The siege constitutes the natural corollary of fortifications, and until the advent of aerial bombardment a fortified location could be compelled to surrender in war only by employing one of four strategies. Many places, especially those containing a large civilian population, have fallen through hunger or thirst after a lengthy blockade (like Vicksburg, the last Confederate stronghold on the Mississippi during the American Civil War, whose capitulation in 1863 cut off the western Confederate states). Others have been taken by a ruse (Troy, according to legend, fell to a group of soldiers intruded in a large wooden horse). Others still have succumbed through treachery ( Jericho, in the first recorded siege, was betrayed by information provided by "Rahab the harlot," the first spy--as well as the first prostitute--recorded in history). Finally, defenses have been demolished, either by artillery fire (as at Constantinople in 1453) or by the use of mines (see Siege Weapons), resulting in immediate assault and sack by the besiegers or in negotiated surrender.
Jericho by the Israelites (1350? b.c.): The first recorded siege in history.
Troy by the Greeks (1190?-1180? b.c.): The longest recorded siege in history.
Constantinople by the Turks (1453): An early example of gunpowder artillery causing a fortress to fall.
Tenochtitl[aacute]n by the Spaniards (1520-1521): The first full-dress siege in the Americas.
Yang-chou by the Manchus (1645): The bloodiest sack in history.
Vicksburg by the Union army of Ulysses S. Grant (1863): A turning point in the American Civil War.
Verdun by Germany (1916): The costliest siege of this century.
Leningrad by Germany (1941-1944): The longest siege of this century (nine hundred days).
Stalingrad by Germany (1942-1943): The turning point of World War II in Europe.
Dien Bien Phu by the Viet Minh (1954): Its fall marked the end of French colonial rule in Southeast Asia.
Whatever the outcome, sieges normally caused huge loss of life. First, maintaining large concentrations of people in the same spot--whether inside the beleaguered stronghold or in the trenches around it--could easily create acute food shortages and serious epidemics that claimed numerous lives. Second, the fighting itself could cause heavy casualties, whether in hand-to-hand combat during attacks on the trenches and assaults on the town, or through the use of artillery and mines. Third, if the defenders rejected calls to surrender and then succumbed to a storm, according to the prevailing laws of war, they might be slaughtered or enslaved: thus, after the capture of Yang-chou in China in 1645 by the Manchus, a ten-day massacre left perhaps 800,000 dead, while all the women were raped, chained together, and deported. Knowledge of their likely fate if captured normally encouraged either hasty capitulation or else desperate resistance by defenders. Some sieges therefore lasted for years. Troy in the twelfth century b.c. defied the Greeks, according to Homer's Iliad, for ten years (see Trojan Wars); Leningrad in the twentieth century a.d. held out for nine hundred days--and even then starvation and repeated German assaults failed to subdue the Russian defenders, who knew the fate of other cities that had fallen.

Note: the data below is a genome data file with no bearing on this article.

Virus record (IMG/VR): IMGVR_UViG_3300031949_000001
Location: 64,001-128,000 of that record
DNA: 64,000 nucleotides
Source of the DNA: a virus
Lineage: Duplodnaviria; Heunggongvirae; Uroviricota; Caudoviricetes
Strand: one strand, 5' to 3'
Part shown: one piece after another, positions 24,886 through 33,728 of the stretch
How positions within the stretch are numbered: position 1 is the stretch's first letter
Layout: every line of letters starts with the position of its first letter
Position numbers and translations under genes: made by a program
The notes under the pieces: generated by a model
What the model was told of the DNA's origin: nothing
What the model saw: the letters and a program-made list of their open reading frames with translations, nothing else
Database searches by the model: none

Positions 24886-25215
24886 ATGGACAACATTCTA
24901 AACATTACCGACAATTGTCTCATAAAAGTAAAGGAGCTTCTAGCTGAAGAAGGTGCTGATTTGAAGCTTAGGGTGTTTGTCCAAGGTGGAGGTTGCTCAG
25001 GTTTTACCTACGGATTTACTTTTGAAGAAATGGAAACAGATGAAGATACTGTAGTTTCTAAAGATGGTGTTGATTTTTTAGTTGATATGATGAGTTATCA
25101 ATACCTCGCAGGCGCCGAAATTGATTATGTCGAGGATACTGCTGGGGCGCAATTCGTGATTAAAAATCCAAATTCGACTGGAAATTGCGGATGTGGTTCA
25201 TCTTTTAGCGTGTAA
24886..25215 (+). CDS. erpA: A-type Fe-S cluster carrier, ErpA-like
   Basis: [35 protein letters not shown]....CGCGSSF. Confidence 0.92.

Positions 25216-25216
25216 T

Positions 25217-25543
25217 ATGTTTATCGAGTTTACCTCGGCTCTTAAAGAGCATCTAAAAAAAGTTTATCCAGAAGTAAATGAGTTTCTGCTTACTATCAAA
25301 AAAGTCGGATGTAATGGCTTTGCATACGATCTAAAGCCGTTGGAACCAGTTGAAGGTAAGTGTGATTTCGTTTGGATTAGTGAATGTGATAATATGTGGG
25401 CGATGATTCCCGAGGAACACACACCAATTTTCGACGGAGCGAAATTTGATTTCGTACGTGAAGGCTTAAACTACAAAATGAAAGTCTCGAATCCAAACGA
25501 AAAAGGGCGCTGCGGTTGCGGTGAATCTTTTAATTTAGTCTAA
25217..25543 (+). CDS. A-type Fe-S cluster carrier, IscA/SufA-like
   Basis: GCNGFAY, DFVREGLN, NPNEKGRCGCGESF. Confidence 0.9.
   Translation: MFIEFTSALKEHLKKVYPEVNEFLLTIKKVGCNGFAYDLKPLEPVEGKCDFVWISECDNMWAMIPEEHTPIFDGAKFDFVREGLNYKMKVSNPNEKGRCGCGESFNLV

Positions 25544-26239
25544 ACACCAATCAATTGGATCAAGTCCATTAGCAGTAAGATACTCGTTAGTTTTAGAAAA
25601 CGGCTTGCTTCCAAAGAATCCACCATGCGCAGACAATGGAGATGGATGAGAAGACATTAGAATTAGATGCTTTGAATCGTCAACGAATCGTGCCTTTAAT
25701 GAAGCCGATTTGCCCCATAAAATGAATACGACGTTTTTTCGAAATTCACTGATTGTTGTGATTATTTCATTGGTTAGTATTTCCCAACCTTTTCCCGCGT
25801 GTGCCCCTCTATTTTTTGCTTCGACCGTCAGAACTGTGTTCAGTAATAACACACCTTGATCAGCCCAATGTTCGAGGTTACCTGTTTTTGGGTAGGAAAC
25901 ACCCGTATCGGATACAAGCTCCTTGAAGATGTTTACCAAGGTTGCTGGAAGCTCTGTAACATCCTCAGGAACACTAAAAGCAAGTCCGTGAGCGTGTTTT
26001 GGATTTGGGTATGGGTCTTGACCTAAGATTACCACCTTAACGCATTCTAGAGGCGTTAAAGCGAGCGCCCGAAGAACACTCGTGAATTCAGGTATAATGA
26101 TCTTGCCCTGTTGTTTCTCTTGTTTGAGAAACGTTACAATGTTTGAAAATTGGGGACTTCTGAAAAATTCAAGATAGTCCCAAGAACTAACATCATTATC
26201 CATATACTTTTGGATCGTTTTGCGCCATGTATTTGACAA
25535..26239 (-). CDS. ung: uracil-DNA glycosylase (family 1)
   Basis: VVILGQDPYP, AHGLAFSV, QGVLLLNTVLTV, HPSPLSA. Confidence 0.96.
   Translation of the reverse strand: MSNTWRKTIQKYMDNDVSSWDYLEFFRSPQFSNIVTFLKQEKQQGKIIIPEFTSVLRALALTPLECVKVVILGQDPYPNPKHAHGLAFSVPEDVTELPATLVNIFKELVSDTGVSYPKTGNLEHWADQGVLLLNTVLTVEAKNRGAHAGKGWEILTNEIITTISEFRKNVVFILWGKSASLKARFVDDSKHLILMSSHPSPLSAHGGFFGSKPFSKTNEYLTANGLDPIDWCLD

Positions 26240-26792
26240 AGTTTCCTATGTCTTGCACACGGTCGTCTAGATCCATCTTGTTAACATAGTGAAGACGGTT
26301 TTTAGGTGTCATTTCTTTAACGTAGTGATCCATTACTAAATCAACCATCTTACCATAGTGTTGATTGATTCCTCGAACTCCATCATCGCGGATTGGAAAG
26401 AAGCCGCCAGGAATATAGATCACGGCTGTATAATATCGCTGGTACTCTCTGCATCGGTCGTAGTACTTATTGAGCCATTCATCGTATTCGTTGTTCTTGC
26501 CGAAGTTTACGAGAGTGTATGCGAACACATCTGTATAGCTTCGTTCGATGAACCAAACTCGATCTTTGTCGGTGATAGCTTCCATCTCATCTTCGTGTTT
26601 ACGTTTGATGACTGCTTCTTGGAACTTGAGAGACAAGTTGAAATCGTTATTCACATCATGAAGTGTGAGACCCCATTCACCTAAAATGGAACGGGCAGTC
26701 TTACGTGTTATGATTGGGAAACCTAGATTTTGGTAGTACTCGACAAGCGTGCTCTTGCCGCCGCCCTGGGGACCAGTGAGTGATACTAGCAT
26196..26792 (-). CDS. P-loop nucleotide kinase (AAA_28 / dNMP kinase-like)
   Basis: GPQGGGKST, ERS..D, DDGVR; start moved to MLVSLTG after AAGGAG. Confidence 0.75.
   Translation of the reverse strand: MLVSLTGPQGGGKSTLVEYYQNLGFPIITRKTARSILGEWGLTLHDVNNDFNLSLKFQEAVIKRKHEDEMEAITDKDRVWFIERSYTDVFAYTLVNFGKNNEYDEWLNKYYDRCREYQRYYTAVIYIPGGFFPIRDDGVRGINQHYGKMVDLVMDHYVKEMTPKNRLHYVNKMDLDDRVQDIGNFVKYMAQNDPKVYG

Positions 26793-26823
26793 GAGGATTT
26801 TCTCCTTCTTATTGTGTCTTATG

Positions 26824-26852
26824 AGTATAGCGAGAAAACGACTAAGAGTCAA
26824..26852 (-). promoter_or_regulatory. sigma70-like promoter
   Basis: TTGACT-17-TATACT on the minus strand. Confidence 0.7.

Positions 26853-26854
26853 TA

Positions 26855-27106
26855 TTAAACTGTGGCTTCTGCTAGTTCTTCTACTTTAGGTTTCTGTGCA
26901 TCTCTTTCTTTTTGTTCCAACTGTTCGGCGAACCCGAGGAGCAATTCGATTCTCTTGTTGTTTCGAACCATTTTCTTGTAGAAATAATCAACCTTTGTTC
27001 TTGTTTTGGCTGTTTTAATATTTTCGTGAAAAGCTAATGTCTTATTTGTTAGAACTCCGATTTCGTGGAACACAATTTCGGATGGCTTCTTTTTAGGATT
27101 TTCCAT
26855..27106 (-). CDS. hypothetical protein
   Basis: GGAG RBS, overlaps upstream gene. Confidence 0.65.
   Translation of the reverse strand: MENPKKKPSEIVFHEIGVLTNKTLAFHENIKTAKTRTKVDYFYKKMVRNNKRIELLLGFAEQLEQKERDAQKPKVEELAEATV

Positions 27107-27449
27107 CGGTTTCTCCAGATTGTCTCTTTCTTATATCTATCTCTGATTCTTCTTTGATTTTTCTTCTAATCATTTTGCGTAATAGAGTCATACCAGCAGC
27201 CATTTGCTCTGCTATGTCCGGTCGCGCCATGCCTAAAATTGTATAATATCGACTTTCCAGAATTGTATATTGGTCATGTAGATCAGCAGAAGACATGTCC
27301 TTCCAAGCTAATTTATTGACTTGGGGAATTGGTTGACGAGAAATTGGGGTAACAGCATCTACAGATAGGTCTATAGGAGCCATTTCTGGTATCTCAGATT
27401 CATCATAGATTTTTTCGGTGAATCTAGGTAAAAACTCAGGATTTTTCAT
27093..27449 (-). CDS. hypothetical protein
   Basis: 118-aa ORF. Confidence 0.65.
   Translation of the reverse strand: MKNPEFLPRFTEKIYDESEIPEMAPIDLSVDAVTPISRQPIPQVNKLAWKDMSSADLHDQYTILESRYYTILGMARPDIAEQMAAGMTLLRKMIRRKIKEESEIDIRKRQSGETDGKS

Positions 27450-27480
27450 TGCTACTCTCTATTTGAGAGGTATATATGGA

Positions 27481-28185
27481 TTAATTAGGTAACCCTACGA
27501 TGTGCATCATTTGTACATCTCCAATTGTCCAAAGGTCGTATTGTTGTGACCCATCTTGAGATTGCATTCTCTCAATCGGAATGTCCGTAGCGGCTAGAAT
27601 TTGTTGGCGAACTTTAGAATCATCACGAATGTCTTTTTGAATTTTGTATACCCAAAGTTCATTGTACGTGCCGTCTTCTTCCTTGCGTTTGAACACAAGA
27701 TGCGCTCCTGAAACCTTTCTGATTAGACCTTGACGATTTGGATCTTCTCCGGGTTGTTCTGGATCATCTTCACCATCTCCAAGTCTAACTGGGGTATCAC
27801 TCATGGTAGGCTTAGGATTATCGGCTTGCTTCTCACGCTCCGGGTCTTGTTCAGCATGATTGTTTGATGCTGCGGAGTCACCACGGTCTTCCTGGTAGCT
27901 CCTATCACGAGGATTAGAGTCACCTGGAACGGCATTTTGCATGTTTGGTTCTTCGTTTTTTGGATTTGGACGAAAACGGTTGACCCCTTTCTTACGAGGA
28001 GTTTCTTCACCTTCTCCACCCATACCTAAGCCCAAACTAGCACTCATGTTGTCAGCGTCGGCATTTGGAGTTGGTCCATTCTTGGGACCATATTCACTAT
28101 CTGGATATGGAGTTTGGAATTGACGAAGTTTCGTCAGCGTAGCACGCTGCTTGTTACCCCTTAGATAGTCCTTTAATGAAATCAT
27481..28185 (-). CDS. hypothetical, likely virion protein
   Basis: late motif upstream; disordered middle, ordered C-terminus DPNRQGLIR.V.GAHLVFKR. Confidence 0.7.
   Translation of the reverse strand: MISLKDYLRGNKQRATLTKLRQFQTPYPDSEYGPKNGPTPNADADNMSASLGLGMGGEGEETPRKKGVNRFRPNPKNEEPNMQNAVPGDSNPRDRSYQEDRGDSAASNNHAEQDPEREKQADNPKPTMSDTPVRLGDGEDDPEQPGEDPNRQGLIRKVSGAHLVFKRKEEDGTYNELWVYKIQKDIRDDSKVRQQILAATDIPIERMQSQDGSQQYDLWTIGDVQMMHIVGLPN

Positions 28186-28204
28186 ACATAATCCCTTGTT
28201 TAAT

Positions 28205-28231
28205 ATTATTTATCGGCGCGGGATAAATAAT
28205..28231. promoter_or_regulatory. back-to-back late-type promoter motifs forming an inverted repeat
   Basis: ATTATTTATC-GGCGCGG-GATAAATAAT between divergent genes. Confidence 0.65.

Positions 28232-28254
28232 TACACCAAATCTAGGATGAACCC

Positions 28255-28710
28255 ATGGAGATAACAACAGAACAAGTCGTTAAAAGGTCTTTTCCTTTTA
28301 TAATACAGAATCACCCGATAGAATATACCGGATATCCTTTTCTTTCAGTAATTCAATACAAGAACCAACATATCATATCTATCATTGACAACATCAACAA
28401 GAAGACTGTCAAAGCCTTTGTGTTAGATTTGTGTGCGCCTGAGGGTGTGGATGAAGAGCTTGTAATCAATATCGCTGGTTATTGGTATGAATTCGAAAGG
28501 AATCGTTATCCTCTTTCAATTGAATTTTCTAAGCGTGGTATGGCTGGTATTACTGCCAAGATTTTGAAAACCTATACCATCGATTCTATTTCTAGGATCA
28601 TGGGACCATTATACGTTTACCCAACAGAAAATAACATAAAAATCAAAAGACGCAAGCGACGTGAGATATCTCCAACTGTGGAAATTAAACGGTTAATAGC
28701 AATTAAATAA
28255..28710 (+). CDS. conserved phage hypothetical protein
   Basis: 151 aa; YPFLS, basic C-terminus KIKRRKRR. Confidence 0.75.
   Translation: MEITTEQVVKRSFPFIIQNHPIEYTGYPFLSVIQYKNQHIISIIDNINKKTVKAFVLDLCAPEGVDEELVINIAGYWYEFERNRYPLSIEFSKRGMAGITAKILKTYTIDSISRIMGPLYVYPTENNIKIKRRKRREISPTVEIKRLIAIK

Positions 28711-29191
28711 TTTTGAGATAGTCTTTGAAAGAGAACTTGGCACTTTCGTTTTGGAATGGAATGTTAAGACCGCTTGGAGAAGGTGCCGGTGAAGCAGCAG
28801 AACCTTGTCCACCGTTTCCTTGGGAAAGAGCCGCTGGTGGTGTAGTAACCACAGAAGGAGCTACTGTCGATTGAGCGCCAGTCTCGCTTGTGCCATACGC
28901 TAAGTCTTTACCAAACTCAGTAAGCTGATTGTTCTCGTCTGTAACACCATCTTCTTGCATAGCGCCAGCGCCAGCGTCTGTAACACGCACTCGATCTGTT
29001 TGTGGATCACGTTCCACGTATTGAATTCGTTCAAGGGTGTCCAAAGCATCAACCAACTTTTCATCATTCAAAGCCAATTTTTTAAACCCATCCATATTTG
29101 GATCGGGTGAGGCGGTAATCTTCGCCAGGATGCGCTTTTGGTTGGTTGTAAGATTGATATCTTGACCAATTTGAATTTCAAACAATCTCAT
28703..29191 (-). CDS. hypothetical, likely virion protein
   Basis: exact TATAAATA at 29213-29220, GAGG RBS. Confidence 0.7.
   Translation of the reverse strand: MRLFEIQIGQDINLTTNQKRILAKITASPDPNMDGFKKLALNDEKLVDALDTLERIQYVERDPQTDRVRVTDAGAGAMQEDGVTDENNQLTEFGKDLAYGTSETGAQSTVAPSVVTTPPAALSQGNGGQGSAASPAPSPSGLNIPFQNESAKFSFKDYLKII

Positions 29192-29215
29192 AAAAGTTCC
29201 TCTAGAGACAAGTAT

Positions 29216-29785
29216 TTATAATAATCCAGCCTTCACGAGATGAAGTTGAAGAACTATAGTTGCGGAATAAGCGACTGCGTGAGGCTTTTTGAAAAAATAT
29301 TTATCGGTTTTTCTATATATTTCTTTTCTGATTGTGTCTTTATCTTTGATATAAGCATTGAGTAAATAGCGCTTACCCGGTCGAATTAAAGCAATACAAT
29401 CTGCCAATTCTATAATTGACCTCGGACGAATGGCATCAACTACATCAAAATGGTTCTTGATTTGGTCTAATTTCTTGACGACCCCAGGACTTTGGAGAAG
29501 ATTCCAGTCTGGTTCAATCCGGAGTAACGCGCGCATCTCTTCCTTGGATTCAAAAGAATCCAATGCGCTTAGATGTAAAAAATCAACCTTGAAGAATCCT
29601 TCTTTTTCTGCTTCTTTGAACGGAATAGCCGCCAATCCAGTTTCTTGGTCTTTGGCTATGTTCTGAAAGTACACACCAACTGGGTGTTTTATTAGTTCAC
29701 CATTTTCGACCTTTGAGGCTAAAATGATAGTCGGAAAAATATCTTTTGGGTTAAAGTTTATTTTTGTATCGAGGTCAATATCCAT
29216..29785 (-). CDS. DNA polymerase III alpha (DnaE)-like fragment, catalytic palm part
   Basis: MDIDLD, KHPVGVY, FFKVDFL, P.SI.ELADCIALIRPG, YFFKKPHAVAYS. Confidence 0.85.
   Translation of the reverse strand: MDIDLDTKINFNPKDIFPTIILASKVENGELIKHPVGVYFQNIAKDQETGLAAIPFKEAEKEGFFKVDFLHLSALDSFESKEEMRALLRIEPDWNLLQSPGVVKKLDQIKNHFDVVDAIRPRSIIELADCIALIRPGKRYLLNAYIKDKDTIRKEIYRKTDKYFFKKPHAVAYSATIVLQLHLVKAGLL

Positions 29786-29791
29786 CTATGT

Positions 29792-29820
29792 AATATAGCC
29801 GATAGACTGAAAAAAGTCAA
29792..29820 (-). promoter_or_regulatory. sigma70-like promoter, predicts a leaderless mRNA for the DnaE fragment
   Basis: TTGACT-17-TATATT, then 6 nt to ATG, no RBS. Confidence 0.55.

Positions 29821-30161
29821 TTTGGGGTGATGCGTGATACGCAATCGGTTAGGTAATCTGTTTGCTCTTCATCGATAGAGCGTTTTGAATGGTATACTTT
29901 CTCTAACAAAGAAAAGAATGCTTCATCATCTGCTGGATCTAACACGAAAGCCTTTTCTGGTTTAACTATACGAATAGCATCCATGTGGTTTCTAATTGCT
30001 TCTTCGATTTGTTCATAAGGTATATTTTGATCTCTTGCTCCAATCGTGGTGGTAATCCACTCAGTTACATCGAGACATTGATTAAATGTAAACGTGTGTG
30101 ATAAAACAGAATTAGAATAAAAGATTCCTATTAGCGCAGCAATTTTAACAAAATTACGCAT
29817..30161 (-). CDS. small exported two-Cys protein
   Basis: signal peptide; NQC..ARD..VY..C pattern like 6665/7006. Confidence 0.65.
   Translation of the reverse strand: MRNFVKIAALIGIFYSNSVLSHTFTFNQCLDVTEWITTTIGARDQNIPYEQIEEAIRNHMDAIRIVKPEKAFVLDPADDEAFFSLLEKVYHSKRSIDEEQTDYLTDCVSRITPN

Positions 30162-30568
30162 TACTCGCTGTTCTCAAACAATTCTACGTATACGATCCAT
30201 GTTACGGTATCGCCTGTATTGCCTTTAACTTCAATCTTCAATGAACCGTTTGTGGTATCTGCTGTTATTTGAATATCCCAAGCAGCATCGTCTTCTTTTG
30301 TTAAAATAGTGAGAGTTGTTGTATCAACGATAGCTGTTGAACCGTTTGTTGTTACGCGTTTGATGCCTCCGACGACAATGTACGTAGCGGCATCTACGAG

Some sieges have been used to "bleed" an enemy. During World War I, at Verdun in 1916, the German high command laid siege to a fortified complex that their adversaries were sure to defend at all costs in order to maximize their casualties. In the event, however, they lost almost as many men as the French defenders--the 400,000 killed and 800,000 wounded were split roughly equally between the two sides--and Verdun never surrendered. During World War II, at Stalingrad in 1942-1943, although at one point the Germans held 90 percent of the city, the Soviets fed in enough fresh troops to keep the siege going until a decisive counterattack cut off some 200,000 of the exhausted besiegers. At Dien Bien Phu in 1954, French elite troops in Indochina created a fortified complex in an isolated but strategically crucial location, in the hope of exhausting the Viet Minh through a costly siege. Instead, however, arrangements for supplying the exposed garrison broke down and they eventually surrendered, in effect ending the war.
The frequency of sieges normally reflected the military geography of the theater of operations. Thus in Europe, areas with numerous towns close to a political frontier, such as Belgium, Hungary, or northern Italy, have traditionally invested heavily in fortifications, so that battles became to some extent irrelevant: defeating the enemy's field army only mattered if it led to the fall of fortified towns. In areas lacking modern defenses, however, such as England during the 1640s, field engagements proved both more common and more decisive (see English Civil Wars). In other parts of the world, all urban centers might remain unfortified: in Southeast Asia, Siberia, and sub-Saharan Africa, for example, until the arrival of the Europeans in the sixteenth century, even commercial and political capitals lacked fortifications, and the normal response to enemy attack was flight, since dwellings destroyed could easily be rebuilt. Sieges therefore remained unknown. But the creation of European artillery fortresses around the coasts of Asia and Africa introduced a new element to warfare and underpinned the rise of the West to global hegemony: until the fall of Singapore to the Japanese in 1942, no major European center overseas succumbed to a siege by non-European forces.
The Reader's Companion to Military History. Edited by Robert Cowley and Geoffrey Parker. Copyright © 1996 by Houghton Mifflin Harcourt Publishing Company. All rights reserved.
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